The military appeared to be downplaying the scale of the campaign by not giving it a name. IDF spokesman Rear Admiral Daniel Hagari called it a “brigade-level raid.”
For weeks, there was speculation about a major Israeli military operation in the West Bank, following a string of shooting attacks and intense resistance to IDF raids in Palestinian cities.
Last month, an Israeli military drone struck a car carrying three Palestinian gunmen who had just opened fire at a checkpoint in the northern West Bank near Jenin, marking the first targeted killings in the West Bank since 2006.
That incident came days after attack helicopters were used in a military raid in Jenin, in which seven Palestinians were killed, including two teens, and eight soldiers were injured by a large roadside bomb and in clashes with Palestinian gunmen.
Last week, Palestinians in the Jenin area attempted to launch two homemade rockets at Israeli towns, footage showed. The rockets landed in Palestinian-controlled territory in the northern West Bank and did not reach Israel. A makeshift rocket was located during Monday’s operation in Jenin.
The northern West Bank, and especially the city of Jenin and its environs, has long been considered by the IDF as a hotbed of terrorism, highlighted by a string of attacks in early 2022, of which many were carried out by residents of the area.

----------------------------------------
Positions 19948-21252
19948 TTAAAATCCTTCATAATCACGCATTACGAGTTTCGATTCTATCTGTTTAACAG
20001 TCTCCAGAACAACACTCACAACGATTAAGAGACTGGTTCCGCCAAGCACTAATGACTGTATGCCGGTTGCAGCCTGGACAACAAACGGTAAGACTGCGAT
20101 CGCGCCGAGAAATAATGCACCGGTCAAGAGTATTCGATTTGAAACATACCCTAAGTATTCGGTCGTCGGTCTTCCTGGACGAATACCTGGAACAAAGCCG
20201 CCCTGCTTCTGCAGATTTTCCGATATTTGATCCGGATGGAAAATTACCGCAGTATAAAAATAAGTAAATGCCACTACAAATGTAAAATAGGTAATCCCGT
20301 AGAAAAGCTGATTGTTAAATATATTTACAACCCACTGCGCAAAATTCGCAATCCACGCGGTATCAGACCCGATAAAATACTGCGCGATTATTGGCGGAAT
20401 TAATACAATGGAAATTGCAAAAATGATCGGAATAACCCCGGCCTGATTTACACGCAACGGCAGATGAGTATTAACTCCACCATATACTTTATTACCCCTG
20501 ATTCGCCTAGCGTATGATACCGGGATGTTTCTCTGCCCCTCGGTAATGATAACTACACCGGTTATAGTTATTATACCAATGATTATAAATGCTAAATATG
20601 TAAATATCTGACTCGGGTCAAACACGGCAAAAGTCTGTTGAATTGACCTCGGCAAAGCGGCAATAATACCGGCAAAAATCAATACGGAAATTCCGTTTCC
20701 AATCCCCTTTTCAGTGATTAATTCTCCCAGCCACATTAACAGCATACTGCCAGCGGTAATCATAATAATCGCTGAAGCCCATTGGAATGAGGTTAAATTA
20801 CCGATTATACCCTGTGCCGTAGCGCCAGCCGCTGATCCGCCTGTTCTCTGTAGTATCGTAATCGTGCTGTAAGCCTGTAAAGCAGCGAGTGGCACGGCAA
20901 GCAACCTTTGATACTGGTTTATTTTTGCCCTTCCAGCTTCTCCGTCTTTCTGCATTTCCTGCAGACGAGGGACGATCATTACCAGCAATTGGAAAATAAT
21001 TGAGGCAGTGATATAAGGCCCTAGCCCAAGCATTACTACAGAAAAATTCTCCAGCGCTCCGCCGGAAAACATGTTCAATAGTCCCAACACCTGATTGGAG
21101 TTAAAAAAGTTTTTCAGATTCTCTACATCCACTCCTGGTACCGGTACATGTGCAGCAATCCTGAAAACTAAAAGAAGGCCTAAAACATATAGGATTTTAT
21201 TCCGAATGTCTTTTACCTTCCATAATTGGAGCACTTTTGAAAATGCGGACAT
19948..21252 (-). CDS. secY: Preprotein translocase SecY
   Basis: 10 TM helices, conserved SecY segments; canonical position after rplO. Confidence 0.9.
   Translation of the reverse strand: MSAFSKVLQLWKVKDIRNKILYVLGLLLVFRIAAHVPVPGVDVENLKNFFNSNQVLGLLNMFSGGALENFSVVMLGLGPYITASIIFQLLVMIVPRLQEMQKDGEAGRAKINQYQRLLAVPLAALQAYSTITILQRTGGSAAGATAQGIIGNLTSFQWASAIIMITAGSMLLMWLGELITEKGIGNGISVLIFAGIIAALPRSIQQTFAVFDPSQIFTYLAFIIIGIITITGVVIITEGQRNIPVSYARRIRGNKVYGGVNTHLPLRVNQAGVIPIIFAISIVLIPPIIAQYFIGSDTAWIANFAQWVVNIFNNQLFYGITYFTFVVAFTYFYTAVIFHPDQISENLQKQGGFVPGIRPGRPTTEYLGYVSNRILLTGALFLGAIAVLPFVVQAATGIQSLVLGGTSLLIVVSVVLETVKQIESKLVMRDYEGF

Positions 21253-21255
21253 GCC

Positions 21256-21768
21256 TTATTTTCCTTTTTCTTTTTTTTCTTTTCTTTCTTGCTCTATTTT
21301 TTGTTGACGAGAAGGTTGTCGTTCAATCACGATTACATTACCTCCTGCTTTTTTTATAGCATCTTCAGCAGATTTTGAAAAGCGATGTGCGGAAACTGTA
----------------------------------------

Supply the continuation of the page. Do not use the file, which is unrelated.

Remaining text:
According to the IDF, since last year, some 50 shooting attacks were carried out by residents of the area, and 19 wanted Palestinians escaped to Jenin to seek refuge there from Israeli forces.
Tensions between Israelis and Palestinians have been high across the West Bank for the past year and a half, with the military carrying out near-nightly raids, amid a series of deadly Palestinian terror attacks.
Since the beginning of this year, Palestinian attacks in Israel and the West Bank have killed 24 people.
According to a tally by The Times of Israel, 143 West Bank Palestinians have been killed during that time — most of them during clashes with security forces or while carrying out attacks, but some were uninvolved civilians and others were killed under unclear circumstances.